Massachusetts Boys and Girls State participants go through several sections of the program together, including convocations and classes. Photo By Steve B. Brooks

Boys and Girls State ... together

Larry DiCara came to Massachusetts Boys State as a participant in 1966. The following year, he returned as a counselor. And every year since, DiCara has returned to the program, this year serving as an advisor to The American Legion Department of Massachusetts Boys State Committee.

During his 45 years with the program, DiCara - a Harvard graduate and prominent attorney in Boston - has seen many changes. But the most recent change in Massachusetts - the integration of Boys and Girls State in the education portion of the program - might be the most important DiCara has seen.

Last year, Girls State participants began attending some of the educational classes that have been taught to the Boys State participants for years. That integration continued with even more involvement this year at Stonehill College, including a joint Boys/Girls State convocation during the second full day of the program.

"The girls going through the program have told us that they want more involvement with the academic side," said DiCara, the dean of political science for Boys State this year. "When I went to Harvard, the ratio of males to females was 4-1. Now it's 50-50. The world is changing. These girls are smart, and they want more opportunities. I have three daughters of my own, and I think this is a pretty good deal."

The classes taught during the program include governmental organization and budgeting, the electoral process, getting into college and the Bill of Rights. Economics and law courses also are available. This is in addition to the normal Massachusetts Boys and Girls State activities of electing senators and other officials, studying state and local government, setting up fictional municipalities and dealing with issues that face town and city governments, and hearing from an array of guest speakers."I think we have the best academic program of any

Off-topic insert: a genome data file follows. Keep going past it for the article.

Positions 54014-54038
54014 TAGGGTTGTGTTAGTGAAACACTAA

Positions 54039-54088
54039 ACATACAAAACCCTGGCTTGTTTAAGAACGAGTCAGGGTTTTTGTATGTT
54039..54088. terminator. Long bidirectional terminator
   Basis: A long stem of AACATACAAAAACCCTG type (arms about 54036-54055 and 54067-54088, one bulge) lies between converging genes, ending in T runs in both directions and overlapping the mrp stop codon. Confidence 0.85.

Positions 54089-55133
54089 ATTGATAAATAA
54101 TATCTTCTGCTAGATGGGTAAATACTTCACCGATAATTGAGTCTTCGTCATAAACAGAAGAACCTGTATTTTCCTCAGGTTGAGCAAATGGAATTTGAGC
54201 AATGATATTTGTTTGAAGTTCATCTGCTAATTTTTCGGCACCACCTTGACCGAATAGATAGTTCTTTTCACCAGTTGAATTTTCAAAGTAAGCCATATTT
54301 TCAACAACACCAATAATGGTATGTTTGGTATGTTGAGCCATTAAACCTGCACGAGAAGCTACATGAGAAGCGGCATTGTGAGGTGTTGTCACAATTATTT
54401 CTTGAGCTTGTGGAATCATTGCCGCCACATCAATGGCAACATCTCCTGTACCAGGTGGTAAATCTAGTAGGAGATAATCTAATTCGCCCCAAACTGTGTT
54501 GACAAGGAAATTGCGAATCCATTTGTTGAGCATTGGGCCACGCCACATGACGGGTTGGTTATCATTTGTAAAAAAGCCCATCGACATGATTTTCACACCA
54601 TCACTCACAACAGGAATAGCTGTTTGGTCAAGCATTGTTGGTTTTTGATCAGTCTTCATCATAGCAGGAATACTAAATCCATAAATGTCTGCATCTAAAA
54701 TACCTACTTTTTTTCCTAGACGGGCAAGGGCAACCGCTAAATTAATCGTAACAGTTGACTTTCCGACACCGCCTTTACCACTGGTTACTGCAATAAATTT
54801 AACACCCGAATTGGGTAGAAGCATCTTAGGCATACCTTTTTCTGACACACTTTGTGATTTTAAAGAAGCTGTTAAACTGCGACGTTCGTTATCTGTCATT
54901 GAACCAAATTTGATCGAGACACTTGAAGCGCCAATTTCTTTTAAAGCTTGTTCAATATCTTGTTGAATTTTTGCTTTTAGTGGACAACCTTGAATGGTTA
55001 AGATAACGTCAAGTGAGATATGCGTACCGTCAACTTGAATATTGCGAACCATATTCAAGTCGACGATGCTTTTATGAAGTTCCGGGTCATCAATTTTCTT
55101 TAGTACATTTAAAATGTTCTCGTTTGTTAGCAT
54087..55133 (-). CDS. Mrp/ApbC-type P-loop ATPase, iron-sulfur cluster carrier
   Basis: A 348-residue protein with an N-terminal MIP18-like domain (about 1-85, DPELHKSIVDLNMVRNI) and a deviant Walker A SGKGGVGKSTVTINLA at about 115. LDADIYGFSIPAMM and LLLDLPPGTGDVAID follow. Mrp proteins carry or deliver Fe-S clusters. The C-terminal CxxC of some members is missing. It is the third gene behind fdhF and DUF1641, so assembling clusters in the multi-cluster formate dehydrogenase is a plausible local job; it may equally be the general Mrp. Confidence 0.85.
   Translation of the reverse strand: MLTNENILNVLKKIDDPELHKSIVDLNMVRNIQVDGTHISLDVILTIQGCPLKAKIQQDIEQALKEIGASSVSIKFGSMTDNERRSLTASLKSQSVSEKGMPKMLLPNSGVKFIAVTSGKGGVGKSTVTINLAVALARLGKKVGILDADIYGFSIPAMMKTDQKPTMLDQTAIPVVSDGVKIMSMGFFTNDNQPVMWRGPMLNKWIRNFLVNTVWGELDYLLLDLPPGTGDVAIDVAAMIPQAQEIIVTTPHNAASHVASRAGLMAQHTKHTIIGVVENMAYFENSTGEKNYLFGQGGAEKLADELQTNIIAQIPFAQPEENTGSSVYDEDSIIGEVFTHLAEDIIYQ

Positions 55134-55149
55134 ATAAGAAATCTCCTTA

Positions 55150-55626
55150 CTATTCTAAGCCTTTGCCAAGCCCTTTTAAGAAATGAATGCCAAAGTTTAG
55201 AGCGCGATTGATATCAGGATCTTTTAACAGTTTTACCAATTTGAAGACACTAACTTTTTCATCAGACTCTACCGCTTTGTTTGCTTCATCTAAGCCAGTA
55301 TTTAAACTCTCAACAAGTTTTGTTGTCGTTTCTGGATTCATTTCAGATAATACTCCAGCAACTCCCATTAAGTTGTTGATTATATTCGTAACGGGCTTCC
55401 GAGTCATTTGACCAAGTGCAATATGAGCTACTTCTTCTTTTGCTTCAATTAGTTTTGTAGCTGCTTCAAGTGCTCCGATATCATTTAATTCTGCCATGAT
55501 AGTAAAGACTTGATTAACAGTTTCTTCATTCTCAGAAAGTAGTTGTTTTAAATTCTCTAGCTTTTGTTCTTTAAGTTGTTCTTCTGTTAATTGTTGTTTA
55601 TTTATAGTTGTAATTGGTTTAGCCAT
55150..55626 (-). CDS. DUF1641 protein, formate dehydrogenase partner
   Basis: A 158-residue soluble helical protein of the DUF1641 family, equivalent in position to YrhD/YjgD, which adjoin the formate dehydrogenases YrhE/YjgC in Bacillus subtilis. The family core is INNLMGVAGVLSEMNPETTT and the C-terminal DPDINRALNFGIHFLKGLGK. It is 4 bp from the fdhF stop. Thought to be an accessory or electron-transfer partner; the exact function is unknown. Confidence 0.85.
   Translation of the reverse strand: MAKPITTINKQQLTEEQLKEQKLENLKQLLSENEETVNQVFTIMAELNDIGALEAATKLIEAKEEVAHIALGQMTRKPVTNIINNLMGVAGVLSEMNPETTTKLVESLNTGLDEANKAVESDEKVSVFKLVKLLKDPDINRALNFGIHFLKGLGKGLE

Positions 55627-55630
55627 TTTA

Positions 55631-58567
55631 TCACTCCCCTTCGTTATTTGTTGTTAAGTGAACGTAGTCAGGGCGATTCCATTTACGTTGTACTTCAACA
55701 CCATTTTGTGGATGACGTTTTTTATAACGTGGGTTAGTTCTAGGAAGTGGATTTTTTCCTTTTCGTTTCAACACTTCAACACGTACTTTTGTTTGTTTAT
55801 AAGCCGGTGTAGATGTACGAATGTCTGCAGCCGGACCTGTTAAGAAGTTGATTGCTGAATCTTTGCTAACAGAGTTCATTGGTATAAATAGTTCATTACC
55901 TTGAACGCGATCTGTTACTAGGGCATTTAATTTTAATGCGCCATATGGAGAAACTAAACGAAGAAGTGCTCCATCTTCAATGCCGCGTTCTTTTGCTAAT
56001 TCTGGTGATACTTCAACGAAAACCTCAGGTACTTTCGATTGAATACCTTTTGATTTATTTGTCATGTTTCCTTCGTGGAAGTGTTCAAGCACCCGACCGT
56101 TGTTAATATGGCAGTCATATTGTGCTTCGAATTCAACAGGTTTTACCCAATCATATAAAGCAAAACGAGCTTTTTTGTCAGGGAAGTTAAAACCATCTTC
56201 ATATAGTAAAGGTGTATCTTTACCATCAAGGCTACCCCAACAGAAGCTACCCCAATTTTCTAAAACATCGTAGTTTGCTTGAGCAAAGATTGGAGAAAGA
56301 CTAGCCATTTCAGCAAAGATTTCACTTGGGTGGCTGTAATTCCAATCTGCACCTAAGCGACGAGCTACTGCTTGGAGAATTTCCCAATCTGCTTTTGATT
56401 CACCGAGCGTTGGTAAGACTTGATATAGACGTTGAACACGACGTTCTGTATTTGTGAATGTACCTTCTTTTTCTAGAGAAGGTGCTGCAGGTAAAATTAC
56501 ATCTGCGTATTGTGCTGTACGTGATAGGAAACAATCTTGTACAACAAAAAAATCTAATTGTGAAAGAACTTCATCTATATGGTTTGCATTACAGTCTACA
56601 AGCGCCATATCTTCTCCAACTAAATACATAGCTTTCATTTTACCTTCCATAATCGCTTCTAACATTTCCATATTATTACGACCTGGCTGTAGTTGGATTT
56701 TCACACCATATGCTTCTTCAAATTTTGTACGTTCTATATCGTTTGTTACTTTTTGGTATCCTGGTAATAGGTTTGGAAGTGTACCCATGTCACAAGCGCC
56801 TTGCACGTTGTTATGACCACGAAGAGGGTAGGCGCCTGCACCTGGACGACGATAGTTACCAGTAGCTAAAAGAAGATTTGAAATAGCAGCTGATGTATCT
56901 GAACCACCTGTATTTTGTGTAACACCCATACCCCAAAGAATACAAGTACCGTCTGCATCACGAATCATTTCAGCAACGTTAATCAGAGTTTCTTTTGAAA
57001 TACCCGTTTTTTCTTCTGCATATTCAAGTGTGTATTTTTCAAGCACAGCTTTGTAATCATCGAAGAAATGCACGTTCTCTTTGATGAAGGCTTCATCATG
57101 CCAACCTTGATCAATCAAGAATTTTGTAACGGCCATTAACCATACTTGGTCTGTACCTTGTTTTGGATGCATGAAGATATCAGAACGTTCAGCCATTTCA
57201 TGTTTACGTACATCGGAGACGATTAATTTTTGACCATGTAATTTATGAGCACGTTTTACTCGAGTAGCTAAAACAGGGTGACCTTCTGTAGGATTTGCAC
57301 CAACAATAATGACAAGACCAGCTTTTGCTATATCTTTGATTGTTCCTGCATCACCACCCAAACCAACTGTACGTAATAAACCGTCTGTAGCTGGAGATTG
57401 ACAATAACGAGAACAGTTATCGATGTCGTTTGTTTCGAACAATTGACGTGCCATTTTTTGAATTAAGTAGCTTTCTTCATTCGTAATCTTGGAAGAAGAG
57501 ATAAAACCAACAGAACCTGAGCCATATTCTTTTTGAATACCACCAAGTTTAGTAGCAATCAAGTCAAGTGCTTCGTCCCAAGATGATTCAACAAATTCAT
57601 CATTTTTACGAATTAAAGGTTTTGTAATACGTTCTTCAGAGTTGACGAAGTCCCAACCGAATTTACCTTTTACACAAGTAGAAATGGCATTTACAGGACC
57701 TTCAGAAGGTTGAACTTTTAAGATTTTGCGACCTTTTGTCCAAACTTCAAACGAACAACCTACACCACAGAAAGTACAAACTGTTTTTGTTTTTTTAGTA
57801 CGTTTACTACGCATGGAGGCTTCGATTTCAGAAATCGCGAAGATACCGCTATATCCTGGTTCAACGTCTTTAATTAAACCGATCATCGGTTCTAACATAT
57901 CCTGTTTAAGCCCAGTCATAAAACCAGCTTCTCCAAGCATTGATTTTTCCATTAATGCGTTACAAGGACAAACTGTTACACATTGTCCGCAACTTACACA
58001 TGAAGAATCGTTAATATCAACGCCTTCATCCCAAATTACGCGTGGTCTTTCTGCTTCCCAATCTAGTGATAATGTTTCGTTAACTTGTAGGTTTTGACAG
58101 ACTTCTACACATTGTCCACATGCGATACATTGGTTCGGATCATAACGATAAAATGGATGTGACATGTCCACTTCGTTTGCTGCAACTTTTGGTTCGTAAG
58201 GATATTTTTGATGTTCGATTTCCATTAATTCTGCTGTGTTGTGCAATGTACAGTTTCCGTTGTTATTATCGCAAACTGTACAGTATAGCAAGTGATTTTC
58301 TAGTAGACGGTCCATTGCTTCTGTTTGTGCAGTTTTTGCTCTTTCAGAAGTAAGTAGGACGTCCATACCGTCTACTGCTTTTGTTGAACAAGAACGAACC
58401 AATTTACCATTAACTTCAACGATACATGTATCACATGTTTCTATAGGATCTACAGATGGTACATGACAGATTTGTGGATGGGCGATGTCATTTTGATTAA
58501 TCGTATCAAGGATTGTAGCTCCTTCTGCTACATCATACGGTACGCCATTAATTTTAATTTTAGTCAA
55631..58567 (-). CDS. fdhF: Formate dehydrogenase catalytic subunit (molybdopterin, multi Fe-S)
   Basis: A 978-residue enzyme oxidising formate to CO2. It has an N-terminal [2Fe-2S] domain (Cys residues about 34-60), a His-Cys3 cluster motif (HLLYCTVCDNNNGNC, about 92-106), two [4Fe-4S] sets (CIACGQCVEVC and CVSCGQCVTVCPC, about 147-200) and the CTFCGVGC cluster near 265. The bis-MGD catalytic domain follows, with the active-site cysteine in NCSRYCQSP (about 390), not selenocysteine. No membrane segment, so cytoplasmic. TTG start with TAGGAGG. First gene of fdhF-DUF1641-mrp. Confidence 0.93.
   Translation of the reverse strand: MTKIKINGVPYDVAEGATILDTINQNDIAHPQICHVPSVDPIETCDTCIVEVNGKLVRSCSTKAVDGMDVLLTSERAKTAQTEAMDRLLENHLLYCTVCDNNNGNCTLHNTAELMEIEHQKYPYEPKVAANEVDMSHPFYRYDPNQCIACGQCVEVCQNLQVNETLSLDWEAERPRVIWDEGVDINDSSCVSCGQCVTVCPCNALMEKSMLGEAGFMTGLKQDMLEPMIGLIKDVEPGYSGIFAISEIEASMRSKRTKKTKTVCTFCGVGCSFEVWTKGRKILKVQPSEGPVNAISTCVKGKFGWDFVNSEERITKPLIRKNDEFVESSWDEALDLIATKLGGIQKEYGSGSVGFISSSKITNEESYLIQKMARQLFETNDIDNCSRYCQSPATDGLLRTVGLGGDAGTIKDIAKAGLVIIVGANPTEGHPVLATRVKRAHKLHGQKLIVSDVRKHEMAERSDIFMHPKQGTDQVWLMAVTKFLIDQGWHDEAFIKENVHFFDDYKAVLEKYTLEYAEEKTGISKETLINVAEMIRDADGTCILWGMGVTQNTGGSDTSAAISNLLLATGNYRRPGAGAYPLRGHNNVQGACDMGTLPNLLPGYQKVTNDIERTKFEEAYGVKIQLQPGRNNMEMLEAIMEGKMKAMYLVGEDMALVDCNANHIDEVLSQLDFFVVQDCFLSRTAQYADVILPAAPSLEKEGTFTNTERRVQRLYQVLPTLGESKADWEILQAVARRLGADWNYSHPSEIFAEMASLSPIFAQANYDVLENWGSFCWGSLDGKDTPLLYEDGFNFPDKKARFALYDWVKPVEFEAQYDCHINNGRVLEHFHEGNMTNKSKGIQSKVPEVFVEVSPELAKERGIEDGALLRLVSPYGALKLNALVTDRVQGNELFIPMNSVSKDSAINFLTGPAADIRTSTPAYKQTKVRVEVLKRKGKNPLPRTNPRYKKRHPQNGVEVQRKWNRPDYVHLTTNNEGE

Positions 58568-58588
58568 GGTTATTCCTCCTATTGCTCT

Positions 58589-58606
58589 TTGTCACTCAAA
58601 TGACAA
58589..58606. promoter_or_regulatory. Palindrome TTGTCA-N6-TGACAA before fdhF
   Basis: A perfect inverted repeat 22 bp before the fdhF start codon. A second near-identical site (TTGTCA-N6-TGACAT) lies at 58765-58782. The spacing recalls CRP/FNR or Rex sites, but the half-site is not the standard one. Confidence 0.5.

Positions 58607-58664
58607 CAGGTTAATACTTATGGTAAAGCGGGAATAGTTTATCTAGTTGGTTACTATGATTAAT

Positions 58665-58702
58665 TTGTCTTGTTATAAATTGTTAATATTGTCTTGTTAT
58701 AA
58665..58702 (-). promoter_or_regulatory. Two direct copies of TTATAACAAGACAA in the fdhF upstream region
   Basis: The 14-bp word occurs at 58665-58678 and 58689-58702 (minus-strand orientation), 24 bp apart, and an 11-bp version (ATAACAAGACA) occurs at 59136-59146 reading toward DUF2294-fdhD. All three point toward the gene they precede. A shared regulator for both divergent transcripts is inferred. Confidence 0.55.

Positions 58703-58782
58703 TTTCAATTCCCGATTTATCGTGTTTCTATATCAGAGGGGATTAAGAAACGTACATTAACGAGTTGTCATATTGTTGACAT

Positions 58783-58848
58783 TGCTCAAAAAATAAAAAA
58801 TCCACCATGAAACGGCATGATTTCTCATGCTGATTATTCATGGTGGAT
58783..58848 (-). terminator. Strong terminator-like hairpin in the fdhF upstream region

Boys State program out there," DiCara said. "I can't prove that, and I'm not sure how you'd judge that. But we have had many graduates go on to serve in public offices. Two of the six members of our state budget committee are Boys State graduates. We work very hard so they can take advantage of the program as much as possible."

Bonnie Sladeski, Massachusetts' immediate past department president, is in her fourth year as director of Girls State. She says a changing society made it necessary to alter the Girls State program.

"Girls nowadays are interested in learning the same things boys are," Sladeski said. "But our Boys State has a staff of 40-75 people. We were lucky to have 30, and it was an all-volunteer staff. We don't have the lawyers or economists on staff. We did everything that involved government, but now they're getting classes in economics and law taught by professional people."

And the feedback has been positive. "We hand out a survey at the end of each year, and last year was the first year we started some of the integration," Sladeski said. "Participants thought it was fabulous. They enjoyed it, and they loved the classes. Most of the kids were very receptive to the entire program because they know it benefits them. We have the cream of the crop here - these are all A- and B-students - and they're getting a new opportunity here."

Legionnaire Mark Avis, a past national vice commander, has chaired Massachusetts' Boys State Committee since 2001. "We felt we needed to bring this program into the 21st century," he said. "Women are in the same professions as men. They're doctors, politicians, lawyers - everyone is on the same plane. We needed to treat (Girls State participants) in the same way. I think it's a phenomenal idea, and I'm looking forward to watching the program continue to grow."